The Great Red Spot (GRS) is a high-pressure system located in Jupiter’s southern hemisphere.[19] The GRS is a powerful anticyclone, swirling at about 430 to 680 kilometers per hour counterclockwise around the center.[19] The Spot has since become known for its ferocity, even feeding on smaller Jovian storms.[19] Tholins are brown organic compounds found within the surface of various planets that are the formed by exposure to UV irradiation. The tholins that exist on Jupiter's surface get sucked up into the atmosphere by storms and circulation; it is hypothesized that those tholins that become ejected from the regolith get stuck in Jupiter's GRS, causing it to be red.

Helium rain on Saturn and JupiterEdit

Condensation of helium creates liquid helium rain on gas giants. On Saturn, this helium condensation occurs at certain pressures and temperatures when helium doesn't mix in with the liquid metallic hydrogen present on the planet.[20] Regions on Saturn where helium is insoluble allow the denser helium to form droplets and act as a source of energy, both through the release of latent heat and by descending deeper into the center of the planet.[21] This phase separation leads to helium droplets that fall as rain through the liquid metallic hydrogen until they reach a warmer region where they dissolve in the hydrogen.[20] Since Jupiter and Saturn have different total masses, the thermodynamic conditions in the planetary interior could be such that this condensation process is more prevalent in Saturn than in Jupiter.[21] Helium condensation could be responsible for Saturn's excess luminosity as well as the helium depletion in both Jupiter and Saturn's atmosphere of both.[21]

Diamond rain on UranusEdit

The internal heat of Uranus is very low. Uranus is the coldest planet in the Solar System with an upper atmospheric temperature of –224 °C.[22] The deepest sections of the mantle are so hot and under such pressure that methane is decomposed to elemental carbon.[22] Diamond rain is the potential result of this phenomena.[22] Higher up in the atmosphere where conditions are milder, products from the photolysis of methane (such as acetylene and diacetylene) have been detected; there is likely to be a lot of interesting organic chemistry (potentially life-enabling processes) happening in the regions between the diamond nucleation zone and the upper atmosphere.[22]

See alsoEdit


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  2. ^ National Aeronautics and Space Administration website, Ten Things to Know About Neptune
  3. ^ a b The Interior of Jupiter, Guillot et al., in Jupiter: The Planet, Satellites and Magnetosphere, Bagenal et al., editors, Cambridge University Press, 2004
  4. ^ Bodenheimer, Peter; D'Angelo, Gennaro; Lissauer, Jack J.; Fortney, Jonathan J.; Saumon, Didier (2013). "Deuterium Burning in Massive Giant Planets and Low-mass Brown Dwarfs Formed by Core-nucleated Accretion". The Astrophysical Journal. 770 (2): 120. arXiv:1305.0980. Bibcode:2013ApJ...770..120B. doi:10.1088/0004-637X/770/2/120. S2CID 118553341.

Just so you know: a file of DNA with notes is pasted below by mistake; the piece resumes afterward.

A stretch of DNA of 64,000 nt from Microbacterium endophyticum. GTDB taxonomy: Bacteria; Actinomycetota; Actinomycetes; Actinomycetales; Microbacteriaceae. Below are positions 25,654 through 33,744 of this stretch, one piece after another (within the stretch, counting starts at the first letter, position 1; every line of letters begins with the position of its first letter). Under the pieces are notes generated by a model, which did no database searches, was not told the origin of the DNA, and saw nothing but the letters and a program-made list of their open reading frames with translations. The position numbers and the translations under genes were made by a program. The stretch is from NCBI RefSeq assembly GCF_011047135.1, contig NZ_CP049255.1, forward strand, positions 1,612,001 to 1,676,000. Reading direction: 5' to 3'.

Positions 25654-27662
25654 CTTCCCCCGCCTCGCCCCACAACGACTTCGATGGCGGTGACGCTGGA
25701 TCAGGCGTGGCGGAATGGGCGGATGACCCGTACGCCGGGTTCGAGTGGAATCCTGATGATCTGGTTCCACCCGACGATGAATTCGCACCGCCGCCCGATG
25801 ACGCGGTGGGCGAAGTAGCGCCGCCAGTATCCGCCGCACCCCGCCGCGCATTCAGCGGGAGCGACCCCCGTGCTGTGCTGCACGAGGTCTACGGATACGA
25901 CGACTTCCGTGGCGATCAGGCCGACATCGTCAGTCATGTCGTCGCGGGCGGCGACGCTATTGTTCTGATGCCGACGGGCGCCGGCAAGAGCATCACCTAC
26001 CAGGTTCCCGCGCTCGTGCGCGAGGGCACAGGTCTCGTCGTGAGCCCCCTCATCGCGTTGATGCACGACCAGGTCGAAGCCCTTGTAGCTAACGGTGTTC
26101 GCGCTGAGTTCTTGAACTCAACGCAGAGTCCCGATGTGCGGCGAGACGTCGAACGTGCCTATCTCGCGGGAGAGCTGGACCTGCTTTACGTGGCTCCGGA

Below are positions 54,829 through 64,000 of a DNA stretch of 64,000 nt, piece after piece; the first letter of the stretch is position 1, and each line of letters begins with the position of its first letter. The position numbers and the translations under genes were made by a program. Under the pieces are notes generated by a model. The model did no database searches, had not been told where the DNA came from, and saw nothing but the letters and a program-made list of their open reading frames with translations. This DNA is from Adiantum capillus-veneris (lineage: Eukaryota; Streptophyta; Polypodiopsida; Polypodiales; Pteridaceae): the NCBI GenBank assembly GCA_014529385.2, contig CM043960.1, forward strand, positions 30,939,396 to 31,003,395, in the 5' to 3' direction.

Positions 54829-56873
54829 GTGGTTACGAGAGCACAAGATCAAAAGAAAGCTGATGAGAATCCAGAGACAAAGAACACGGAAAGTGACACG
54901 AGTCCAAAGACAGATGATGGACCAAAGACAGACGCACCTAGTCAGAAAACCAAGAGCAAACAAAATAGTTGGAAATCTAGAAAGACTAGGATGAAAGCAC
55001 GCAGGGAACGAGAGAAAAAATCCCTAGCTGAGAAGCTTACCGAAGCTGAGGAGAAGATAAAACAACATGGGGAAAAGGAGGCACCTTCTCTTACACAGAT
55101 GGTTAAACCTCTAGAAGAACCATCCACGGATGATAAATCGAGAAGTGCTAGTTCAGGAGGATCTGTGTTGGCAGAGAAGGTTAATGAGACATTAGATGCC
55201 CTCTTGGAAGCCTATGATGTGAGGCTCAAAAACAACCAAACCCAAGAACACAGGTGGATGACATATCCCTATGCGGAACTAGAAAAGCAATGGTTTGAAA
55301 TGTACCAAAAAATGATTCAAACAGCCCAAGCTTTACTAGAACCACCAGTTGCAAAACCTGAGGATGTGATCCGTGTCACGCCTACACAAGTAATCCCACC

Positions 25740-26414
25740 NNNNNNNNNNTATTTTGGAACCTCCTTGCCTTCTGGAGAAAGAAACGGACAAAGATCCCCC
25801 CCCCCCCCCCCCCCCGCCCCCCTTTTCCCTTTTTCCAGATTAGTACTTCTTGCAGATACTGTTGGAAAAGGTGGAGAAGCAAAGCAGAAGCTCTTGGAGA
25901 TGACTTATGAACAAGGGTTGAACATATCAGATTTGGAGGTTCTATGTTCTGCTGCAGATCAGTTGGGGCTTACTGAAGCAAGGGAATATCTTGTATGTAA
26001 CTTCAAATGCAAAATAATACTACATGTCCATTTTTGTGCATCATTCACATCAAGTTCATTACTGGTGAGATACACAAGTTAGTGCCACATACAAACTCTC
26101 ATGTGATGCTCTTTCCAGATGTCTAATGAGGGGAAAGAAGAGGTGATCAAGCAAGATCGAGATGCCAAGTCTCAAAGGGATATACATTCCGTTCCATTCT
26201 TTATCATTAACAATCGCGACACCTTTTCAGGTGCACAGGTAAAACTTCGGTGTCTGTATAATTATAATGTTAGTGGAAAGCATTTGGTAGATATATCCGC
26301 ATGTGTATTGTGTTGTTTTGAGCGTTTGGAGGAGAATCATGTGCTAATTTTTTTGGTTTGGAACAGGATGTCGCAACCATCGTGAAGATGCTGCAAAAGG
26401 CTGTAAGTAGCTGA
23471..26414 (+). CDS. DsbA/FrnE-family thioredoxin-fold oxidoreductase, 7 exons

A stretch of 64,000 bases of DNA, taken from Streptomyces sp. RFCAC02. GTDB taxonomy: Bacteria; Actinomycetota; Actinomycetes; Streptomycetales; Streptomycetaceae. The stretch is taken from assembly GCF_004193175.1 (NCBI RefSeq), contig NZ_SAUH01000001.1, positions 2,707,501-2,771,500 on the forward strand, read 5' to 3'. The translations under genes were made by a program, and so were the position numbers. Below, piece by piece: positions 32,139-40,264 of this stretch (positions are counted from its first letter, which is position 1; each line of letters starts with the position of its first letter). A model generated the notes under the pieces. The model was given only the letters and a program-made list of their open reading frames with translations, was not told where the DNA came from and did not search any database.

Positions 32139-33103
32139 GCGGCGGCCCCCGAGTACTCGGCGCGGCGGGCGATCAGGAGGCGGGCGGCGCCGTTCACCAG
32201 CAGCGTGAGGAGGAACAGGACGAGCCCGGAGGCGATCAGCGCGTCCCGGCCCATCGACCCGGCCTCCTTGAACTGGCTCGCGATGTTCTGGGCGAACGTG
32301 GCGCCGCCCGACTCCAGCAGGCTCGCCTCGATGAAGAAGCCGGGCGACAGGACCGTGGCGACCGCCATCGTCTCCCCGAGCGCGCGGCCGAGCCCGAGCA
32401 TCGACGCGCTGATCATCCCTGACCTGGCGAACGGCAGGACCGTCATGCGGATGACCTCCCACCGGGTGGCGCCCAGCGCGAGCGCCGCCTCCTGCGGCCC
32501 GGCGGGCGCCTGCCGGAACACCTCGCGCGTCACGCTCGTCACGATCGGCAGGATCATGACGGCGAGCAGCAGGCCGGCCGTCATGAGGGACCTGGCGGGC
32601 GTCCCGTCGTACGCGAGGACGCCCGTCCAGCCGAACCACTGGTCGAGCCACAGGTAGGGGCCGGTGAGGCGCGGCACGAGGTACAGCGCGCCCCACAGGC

5. ^ a b Burgasser, Adam J. (June 2008). "Brown dwarfs: Failed stars, super Jupiters" (PDF). Physics Today. Archived from the original (PDF) on 8 May 2013. Retrieved 11 January 2016.
  6. ^ Historical Dictionary of Science Fiction, Entry for gas giant n.
  7. ^ D'Angelo, G.; Durisen, R. H.; Lissauer, J. J. (2011). "Giant Planet Formation". In S. Seager. (ed.). Exoplanets. University of Arizona Press, Tucson, AZ. pp. 319–346. arXiv:1006.5486. Bibcode:2010exop.book..319D.
  8. ^ D'Angelo, G.; Weidenschilling, S. J.; Lissauer, J. J.; Bodenheimer, P. (2021). "Growth of Jupiter: Formation in disks of gas and solids and evolution to the present epoch". Icarus. 355: 114087. arXiv:2009.05575. Bibcode:2021Icar..35514087D. doi:10.1016/j.icarus.2020.114087. S2CID 221654962.
  9. ^ a b Seager, S.; Kuchner, M.; Hier-Majumder, C. A.; Militzer, B. (2007). "Mass-Radius Relationships for Solid Exoplanets". The Astrophysical Journal. 669 (2): 1279–1297. arXiv:0707.2895. Bibcode:2007ApJ...669.1279S. doi:10.1086/521346. S2CID 8369390.
  10. ^ Patrick G. J. Irwin (2003). Giant Planets of Our Solar System: Atmospheres, Composition, and Structure. Springer. ISBN 978-3-540-00681-7.
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  12. ^ Feng Tian; Toon, Owen B.; Pavlov, Alexander A.; De Sterck, H. (March 10, 2005). "Transonic hydrodynamic escape of hydrogen from extrasolar planetary atmospheres". The Astrophysical Journal. 621 (2): 1049–1060. Bibcode:2005ApJ...621.1049T. CiteSeerX doi:10.1086/427204.
  13. ^ Mass-radius relationships for exoplanets, Damian C. Swift, Jon Eggert, Damien G. Hicks, Sebastien Hamel, Kyle Caspersen, Eric Schwegler, and Gilbert W. Collins
  14. ^ Three regimes of extrasolar planets inferred from host star metallicities, Buchhave et al.
  15. ^ D'Angelo, G.; Bodenheimer, P. (2016). "In Situ and Ex Situ Formation Models of Kepler 11 Planets". The Astrophysical Journal. 1606 (1): in press. arXiv:1606.08088. Bibcode:2016ApJ...828...33D. doi:10.3847/0004-637X/828/1/33. S2CID 119203398.
  16. ^ Cowen, Ron (2014). "Earth-mass exoplanet is no Earth twin". Nature. doi:10.1038/nature.2014.14477. S2CID 124963676.
  17. ^ *Mass-Radius Relationships for Very Low Mass Gaseous Planets, Konstantin Batygin, David J. Stevenson, 18 Apr 2013
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  19. ^ a b c "The shape of Jupiter's Great Red Spot is changing. Here's why". The Planetary Society. Retrieved 2022-04-26.
  20. ^ a b McIntosh, Gordon (2007-10-29). "Precipitation in the Solar System". The Physics Teacher. 45 (8): 502. doi:10.1119/1.2798364. ISSN 0031-921X.
  21. ^ a b c Morales, Miguel A.; Schwegler, Eric; Ceperley, David; Pierleoni, Carlo; Hamel, Sebastien; Caspersen, Kyle (2009-02-03). "Phase separation in hydrogen–helium mixtures at Mbar pressures". Proceedings of the National Academy of Sciences. 106 (5): 1324–1329. doi:10.1073/pnas.0812581106. ISSN 0027-8424. PMC 2631077. PMID 19171896.
  22. ^ a b c d Gibb, Bruce C. (May 2015). "The organic Solar System". Nature Chemistry. 7 (5): 364–365. doi:10.1038/nchem.2241. ISSN 1755-4349.